Title page for ETD etd-03142006-103413


Type of Document Master's Thesis
Author Bausano, John Vincent
Author's Email Address jbausano@vt.edu
URN etd-03142006-103413
Title Structural Integrity of Polymer Matrix Composites Exposed to Fire Conditions
Degree Master of Science
Department Engineering Mechanics
Advisory Committee
Advisor Name Title
Lesko, John J. Committee Chair
Case, Scott W. Committee Member
Riffle, Judy S. Committee Member
Keywords
  • fire
  • composite
Date of Defense 2003-01-03
Availability unrestricted
Abstract
Polymer matrix composites (PMC’s) perform well under many loading conditions and situations. Exposure of PMC’s to fire is a concern due to their inherent material degradation at elevated temperatures. The elevated temperature response of PMC’s to combined thermal and mechanical loads are especially of concern.

PMC thermal and mechanical properties undergo transformations at elevated temperatures. Some of these effects are reversible if the maximum temperatures are lower than approximately 200ºC. The stiffness is significantly reduced at elevated temperatures but if the applied temperature is under the thermal degradation temperature of the matrix, the stiffness should be recoverable upon cooling. Some effects like the endothermic decomposition of the matrix are not reversible effects.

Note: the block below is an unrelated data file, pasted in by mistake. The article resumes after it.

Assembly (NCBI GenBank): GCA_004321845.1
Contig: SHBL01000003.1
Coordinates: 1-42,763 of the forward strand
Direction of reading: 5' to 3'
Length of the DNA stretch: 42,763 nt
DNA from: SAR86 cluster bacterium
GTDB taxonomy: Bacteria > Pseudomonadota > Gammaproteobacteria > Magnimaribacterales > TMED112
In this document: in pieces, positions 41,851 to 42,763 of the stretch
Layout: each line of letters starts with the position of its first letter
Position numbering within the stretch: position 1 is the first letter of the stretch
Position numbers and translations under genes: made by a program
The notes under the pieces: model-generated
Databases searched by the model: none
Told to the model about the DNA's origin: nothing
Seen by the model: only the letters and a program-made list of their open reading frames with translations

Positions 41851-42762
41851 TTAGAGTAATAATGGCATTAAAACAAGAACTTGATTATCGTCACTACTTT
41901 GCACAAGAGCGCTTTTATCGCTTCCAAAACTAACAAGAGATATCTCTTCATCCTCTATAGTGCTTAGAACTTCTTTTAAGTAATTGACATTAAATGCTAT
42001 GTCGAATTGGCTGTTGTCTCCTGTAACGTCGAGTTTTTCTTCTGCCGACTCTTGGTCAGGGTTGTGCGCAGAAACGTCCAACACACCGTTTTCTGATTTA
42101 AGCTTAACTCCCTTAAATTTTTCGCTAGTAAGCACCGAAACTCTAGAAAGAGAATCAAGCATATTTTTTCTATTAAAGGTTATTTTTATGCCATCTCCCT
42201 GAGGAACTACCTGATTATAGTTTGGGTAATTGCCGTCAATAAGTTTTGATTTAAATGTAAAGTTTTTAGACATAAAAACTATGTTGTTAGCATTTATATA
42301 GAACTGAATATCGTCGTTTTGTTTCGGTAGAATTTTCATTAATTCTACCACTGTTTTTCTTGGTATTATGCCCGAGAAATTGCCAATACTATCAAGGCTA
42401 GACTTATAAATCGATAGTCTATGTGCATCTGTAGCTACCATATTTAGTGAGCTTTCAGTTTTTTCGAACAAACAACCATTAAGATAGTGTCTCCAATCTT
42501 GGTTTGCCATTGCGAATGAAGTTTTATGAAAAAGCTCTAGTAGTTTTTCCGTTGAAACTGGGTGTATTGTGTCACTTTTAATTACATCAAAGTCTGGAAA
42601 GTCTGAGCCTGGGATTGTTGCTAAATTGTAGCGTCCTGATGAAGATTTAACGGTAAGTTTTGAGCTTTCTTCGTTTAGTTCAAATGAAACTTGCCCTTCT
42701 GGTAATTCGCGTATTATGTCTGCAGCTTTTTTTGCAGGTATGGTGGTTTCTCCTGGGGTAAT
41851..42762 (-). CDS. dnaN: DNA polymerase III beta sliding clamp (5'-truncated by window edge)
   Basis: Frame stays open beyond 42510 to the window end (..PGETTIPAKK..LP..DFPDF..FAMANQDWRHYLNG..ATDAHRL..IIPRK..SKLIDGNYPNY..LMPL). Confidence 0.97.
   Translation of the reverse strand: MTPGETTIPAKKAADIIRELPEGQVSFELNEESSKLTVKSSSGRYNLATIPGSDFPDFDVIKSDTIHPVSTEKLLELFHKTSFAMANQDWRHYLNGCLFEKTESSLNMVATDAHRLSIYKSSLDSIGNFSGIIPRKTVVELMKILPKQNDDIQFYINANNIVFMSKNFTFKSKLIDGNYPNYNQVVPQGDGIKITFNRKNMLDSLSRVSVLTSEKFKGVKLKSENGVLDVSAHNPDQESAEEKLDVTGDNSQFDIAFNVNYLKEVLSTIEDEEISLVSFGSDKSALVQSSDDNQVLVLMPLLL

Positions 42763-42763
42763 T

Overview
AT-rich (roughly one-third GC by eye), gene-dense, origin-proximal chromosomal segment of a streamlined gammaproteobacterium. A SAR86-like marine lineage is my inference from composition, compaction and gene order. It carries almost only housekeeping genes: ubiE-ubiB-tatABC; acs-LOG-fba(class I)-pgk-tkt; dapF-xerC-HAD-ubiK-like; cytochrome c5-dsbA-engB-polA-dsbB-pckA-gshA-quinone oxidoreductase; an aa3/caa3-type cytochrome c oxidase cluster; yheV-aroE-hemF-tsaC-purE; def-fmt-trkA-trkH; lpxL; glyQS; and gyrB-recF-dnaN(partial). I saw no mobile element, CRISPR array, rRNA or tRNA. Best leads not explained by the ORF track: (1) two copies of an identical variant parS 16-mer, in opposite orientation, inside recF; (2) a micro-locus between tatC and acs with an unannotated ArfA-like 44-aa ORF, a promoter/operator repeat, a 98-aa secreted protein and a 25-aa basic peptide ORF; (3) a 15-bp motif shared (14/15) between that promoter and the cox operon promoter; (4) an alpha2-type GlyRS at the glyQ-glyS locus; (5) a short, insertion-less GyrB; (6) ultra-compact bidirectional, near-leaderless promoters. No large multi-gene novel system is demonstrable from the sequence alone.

This study focuses on reversible properties in the temperature range from room temperature to about 200ºC. Thermally these effects alter the thermal conductivity and specific heat. Reversible elastic effects considered are the off axis stiffness reductions as functions of temperatures.

Thermal profile predictions were conducted using a finite difference code that included convection and radiation effects on the front and back faces of the composite. These predictions were shown to be in good agreement with experimental data.

A modified classic laminate analysis (CLT) was implemented to predict the failure times of the composites under combined thermal and mechanical loading. The Budiansky-Fleck micro-buckling analysis technique was used as the failure function of the [0º] surface plies. A finite element analysis (FEA) analysis was also performed and showed good agreement with the experimental data.

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